Trump's lawyers also told investigators that all of the records that had come from the White House were stored in one location — a Mar-a-Lago storage room. Investigators were permitted to visit the room, but were "explicitly prohibited" from opening or looking inside any of the boxes, they reported, "giving no opportunity for the government to confirm that no documents with classification markings remained."
The Justice Department was also given a signed certification letter stating that a "diligent search" had been completed and that no documents remained.
The Justice Department filed an application for a search and seizure warrant of Mar-a-Lago, citing "probable cause" that additional presidential records and records containing classified information remained in various parts of the club.
"There is also probable cause to believe that evidence of obstruction" would be found, read the heavily-redacted copy of the affidavit laying out the FBI's rationale for the search.
The Justice Department also revealed in the Aug. 30 filing that it had found evidence "that government records were likely concealed and removed from the Storage Room and that efforts were likely taken to obstruct the government's investigation."
U.S. Magistrate Judge Bruce Reinhart in South Florida approved the application that same day.
The FBI executed the search at Mar-a-Lago, seizing 36 items of evidence, including boxes and containers holding more than 100 classified records, an order pardoning Trump ally Roger Stone and information about the "President of France."
Agents found classified documents both in the storage room as well as in the former president's office — including three classified documents found not in boxes, but in office desks.
They included items so sensitive that, "In some instances, even the FBI counterintelligence personnel and DOJ attorneys conducting the review required additional clearances before they were permitted to review certain documents."
"That the FBI, in a matter of hours, recovered twice as many documents with classification markings as the 'diligent search' that the former President's counsel and other representatives had weeks to perform calls into serious question the representations made in the June 3 certification and casts doubt on the extent of cooperation in this matter," the Justice Department wrote.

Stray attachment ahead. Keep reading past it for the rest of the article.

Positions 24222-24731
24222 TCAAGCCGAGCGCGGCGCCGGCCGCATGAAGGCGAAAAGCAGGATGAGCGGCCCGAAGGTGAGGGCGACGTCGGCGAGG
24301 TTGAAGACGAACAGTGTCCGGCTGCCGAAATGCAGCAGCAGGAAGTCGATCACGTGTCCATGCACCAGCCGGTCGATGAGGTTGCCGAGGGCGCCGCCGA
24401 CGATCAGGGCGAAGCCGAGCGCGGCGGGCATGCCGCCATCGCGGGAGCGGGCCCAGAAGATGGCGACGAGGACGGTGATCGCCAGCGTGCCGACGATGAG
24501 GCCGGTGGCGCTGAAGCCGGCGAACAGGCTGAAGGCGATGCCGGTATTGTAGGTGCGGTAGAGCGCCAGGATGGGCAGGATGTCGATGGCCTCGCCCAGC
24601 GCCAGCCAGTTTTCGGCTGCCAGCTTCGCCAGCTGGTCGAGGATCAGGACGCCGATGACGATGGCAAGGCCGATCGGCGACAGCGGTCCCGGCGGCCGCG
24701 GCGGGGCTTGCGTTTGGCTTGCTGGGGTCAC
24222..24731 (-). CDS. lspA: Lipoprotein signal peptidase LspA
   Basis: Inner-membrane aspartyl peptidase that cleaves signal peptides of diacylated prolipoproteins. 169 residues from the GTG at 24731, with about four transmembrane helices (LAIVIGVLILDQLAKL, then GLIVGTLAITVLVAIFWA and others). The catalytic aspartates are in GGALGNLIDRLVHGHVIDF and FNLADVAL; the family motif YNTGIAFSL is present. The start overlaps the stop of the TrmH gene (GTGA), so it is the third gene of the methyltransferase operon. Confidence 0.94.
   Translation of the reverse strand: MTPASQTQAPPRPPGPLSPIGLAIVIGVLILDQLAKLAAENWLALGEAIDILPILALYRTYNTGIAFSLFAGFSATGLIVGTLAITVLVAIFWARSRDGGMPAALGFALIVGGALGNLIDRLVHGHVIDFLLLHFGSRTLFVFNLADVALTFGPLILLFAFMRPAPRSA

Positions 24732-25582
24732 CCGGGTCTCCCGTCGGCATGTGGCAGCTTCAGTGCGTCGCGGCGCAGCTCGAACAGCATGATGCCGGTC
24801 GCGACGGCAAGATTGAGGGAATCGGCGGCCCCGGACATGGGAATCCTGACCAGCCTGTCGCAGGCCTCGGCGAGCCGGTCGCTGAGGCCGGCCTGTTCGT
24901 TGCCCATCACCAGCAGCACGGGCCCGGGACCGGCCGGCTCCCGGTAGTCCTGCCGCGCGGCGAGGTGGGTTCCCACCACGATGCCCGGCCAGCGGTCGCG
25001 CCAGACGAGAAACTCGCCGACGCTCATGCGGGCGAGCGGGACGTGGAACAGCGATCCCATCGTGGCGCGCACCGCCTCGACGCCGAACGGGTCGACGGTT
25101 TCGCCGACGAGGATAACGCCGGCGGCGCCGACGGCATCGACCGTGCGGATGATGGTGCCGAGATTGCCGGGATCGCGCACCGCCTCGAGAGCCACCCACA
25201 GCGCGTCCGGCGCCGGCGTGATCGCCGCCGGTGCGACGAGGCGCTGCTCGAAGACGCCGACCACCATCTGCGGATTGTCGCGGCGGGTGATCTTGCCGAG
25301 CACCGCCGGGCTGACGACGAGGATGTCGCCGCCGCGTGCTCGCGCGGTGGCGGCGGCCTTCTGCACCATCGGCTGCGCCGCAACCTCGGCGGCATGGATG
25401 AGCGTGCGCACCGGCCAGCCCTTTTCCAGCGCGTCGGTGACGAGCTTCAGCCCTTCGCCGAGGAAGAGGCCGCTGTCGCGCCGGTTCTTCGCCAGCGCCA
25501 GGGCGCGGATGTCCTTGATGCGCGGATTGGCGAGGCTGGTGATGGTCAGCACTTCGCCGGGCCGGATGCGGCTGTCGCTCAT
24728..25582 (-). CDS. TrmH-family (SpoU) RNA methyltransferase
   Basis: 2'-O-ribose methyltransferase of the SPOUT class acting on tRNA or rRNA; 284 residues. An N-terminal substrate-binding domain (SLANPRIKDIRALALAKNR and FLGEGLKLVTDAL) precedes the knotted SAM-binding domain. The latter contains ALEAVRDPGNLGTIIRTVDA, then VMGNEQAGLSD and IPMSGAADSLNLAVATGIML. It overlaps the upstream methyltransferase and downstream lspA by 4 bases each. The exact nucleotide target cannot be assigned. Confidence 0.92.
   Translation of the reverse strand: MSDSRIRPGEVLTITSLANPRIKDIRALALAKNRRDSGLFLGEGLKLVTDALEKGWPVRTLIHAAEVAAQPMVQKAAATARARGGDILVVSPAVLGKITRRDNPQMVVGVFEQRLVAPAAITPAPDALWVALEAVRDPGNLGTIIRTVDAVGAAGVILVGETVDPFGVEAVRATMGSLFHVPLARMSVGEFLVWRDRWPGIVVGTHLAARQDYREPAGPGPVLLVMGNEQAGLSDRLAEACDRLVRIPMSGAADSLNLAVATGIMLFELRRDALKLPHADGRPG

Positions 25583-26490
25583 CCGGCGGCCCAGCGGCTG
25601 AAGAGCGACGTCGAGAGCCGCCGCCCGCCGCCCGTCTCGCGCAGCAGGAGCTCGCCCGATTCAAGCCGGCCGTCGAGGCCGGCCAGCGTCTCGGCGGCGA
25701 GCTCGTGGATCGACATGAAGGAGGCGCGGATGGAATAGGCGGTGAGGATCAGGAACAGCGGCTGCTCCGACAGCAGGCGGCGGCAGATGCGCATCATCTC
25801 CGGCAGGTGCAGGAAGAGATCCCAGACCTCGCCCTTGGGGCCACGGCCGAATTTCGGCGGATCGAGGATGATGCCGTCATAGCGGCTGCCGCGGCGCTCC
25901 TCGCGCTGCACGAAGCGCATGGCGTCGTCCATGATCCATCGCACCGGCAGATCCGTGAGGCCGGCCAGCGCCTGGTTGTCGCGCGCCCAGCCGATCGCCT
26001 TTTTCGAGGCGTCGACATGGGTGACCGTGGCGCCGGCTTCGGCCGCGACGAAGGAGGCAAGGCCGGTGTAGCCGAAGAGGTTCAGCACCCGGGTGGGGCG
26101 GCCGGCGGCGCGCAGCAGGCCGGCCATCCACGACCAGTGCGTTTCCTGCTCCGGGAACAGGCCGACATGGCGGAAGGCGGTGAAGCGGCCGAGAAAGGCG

Trump and his allies, meanwhile, cast the search as a weaponization of the criminal justice system aimed at damaging him politically as he prepares for another potential White House run.
Judge Reinhart unsealed the warrant that authorized the FBI to search Mar-a-Lago, which details that federal agents were investigating potential violations of three federal laws, including the Espionage Act.
A highly redacted version of the affidavit laying out the FBI's rationale for searching Mar-a-Lago was released.
Department of Justice via AP
The Justice Department responded to Trump's request for a special master in a filing that included new details about the investigation, including an assertion that classified documents were "likely concealed and removed" from a storage room at Mar-a-Lago as part of an effort to obstruct the probe.
It included a photograph of some the material found at the club, including cover pages of paperclip-bound documents — some marked as "TOP SECRET//SCI" with bright yellow borders and one marked as "SECRET//SCI" with a rust-colored border — splayed out on a carpet at Mar-a-Lago.
"Terrible the way the FBI, during the Raid of Mar-a-Lago, threw documents haphazardly all over the floor (perhaps pretending it was me that did it!), and then started taking pictures of them for the public to see," Trump responded. "Thought they wanted them kept Secret?"
A sketch of Dearie from a court case in 2013. The Justice Department and former President Donald Trump's legal team have found rare agreement in a potential candidate to serve as the special master tasked with reviewing the documents seized from Mar-a-Lago.